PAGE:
Study done by Dehaan (2009) suggests that instruction to support the development of creativity requires inquiry-based teaching that includes clear strategies to promote cognitive flexibility. Students need to be repeatedly reminded and shown how to be creative, to integrate material across subject areas, to question their own assumptions, and to imagine other viewpoints and possibilities.
According to British teachers, creativity could be fostered by: building confidence, having a creative teacher, enjoying some free choice at home, having an involved and supportive family, and enabling pupils to have some degree of choice over learning methods (Fryer & Collings, 1991). The global climate of a school, such as the socioeconomic level and classroom differences within the same socioeconomic level schools significantly influenced students' performance (Dudek, Strobel & Runco, 1993).
Shapiro (1993) suggests that the proper selection of classroom activities can create a positive classroom climate in which values can be shared and challenged, expectations revealed and discussed, and students can have the opportunity to take leadership roles in the class. In this type of classroom setting, students are more apt to take risks and share their creative ideas. In supporting creativity through classroom activities, teachers need to address common misconceptions about creativity and teach creative processes and methods of enhancing students' creative expression. Creativity in education has been hindered by a common misconception of creativity as mysterious (undefined), magical (only certain people have the "gift"), madness (to be creative you have to be strange or abnormal) (Isaksen, 1991), and even a one-step process consisting of a "eureka" moment (Wright, 1990). These beliefs have hindered the teaching of creativity. Despite these misconceptions of creativity, teachers can create a supportive environment for creativity by encouraging students to see creativity as a learned process, which can be attained through effort and practice (Wright, 1990).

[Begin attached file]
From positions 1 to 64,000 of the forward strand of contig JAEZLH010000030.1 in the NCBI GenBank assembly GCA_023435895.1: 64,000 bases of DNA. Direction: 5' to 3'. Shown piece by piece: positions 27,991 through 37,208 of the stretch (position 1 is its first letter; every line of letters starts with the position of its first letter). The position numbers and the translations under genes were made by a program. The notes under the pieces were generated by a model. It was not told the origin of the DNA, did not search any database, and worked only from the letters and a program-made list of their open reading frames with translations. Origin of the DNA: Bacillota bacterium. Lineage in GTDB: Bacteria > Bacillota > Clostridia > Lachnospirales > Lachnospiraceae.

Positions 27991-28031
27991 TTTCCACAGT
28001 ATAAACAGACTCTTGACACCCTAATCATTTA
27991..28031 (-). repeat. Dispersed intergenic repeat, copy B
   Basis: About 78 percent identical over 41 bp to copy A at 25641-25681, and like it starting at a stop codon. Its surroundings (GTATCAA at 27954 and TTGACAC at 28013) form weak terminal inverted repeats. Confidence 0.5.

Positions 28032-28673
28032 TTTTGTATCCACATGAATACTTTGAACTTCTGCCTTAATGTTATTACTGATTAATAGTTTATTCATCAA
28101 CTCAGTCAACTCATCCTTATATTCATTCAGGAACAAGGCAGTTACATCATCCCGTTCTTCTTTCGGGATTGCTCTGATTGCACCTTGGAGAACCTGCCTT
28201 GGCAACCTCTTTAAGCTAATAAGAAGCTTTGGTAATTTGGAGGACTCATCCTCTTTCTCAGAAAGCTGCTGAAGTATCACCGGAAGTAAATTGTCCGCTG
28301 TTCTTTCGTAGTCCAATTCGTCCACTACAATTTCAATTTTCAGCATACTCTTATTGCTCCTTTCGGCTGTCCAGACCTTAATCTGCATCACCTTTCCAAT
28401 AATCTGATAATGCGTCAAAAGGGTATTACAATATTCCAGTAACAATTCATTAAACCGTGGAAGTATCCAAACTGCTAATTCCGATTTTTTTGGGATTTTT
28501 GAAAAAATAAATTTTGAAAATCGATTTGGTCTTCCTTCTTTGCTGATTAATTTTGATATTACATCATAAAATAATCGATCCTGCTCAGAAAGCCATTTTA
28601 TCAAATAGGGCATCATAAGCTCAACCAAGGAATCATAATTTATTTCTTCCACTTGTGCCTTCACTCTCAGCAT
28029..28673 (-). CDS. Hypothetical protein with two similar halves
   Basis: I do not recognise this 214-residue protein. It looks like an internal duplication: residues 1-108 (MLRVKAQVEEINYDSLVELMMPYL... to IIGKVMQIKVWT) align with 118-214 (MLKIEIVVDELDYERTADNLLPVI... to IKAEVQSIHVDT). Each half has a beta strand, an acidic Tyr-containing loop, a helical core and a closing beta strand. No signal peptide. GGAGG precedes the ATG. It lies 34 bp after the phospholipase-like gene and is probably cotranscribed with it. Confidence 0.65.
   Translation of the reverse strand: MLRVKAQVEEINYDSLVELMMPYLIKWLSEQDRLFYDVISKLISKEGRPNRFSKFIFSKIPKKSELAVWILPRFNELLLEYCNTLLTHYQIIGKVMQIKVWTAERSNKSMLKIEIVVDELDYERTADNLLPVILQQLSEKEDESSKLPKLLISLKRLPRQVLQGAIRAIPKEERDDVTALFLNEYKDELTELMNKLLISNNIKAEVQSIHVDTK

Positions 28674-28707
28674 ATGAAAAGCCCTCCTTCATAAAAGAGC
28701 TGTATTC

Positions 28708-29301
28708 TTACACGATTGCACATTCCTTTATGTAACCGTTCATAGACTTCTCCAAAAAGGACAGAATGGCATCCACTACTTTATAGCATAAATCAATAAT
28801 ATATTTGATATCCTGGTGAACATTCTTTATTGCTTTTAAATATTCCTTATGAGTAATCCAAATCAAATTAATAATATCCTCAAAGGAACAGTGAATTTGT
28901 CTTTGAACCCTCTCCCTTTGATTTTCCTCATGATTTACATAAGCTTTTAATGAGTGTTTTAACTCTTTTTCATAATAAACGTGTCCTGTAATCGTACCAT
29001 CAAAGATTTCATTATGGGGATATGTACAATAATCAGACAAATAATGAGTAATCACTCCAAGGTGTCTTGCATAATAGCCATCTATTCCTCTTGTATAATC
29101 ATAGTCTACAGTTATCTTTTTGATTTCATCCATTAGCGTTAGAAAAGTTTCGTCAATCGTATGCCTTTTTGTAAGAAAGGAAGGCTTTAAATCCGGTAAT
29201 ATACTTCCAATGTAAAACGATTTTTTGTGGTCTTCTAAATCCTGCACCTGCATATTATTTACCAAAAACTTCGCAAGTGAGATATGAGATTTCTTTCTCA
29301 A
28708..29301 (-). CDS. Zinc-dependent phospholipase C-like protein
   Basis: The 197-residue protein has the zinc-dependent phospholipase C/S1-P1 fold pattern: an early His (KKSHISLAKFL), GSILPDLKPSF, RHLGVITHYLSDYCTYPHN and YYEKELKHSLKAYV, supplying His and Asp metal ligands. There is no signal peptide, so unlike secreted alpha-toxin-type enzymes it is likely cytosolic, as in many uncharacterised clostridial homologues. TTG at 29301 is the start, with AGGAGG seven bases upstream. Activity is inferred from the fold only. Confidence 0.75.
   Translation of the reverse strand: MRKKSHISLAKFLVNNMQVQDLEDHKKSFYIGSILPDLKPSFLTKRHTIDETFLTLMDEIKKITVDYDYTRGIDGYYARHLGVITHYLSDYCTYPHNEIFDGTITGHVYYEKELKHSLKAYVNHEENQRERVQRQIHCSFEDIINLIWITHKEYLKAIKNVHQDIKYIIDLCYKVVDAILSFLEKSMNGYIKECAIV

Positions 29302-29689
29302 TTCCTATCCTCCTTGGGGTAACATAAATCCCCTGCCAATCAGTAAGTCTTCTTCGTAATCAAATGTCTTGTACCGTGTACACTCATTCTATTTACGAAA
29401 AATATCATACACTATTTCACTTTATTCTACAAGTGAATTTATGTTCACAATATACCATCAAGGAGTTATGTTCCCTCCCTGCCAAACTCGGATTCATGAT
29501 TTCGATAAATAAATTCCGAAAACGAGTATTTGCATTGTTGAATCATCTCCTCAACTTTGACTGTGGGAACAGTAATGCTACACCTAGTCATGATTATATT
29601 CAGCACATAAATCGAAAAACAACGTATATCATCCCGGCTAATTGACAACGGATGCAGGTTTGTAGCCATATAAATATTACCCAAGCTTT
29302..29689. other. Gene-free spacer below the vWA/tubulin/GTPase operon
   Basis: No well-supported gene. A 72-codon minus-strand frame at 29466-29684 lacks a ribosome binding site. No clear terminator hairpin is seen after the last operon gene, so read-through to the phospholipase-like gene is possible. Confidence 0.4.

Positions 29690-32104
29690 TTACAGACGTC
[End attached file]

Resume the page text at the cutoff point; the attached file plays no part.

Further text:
School system has a huge impact on the creativity of the children. Renuka Sharma (2004) in her study compared emotional intelligence and creativity of students in three types of schools: Gurukuls, Public schools and Govt. schools. Overall comparison of students of three types of schools in terms of their performance on verbal measures of creative thinking suggests that Public School students have scored significantly high on all the measures of creativity i.e.,
fluency, flexibility, originality, and elaboration than the students of Gurukuls, and Govt. schools. It suggests that Public Schools tend to provide more stimulating and prompting environment for the cultivation and enhancement of divergent thinking capacities among their students than Gurukuls, and Govt. schools. Govt. and Gurukul students have not found to be significantly different from each other in terms of their performance on creativity tests. It implies that both the Gurukuls and Govt. schools do not tend to provide contributory environment for the cultivation of creative thoughts among their students.
Keeping the above literature in mind the rationale behind this investigation is to understand and assess the creativity level in the Government and British School System. The school system has an immense influence on a child's creative expression, as it may either stimulate or inhibit it. Although there is wealth of work done on creativity, education systems independently but no studies are available examining the creativity level with reference to school systems specifically British and government schools in Pakistan. Moreover, the study will also enable the readers to understand that whether creativity is something which can be learnt or is it intuitive ability of a student. As this study deals with the students of age group between 14 and 16 years i.e. age bracket in which students learn maximum, thus making this study an effective way to gauge the maximum effect of both school systems. Simultaneously, this study will also draw a comparison between both school systems' ability to impart creativity, with the help of 'Creative Behavior Inventory', thus providing a comprehensive guideline for parents to select a suitable School System for their children.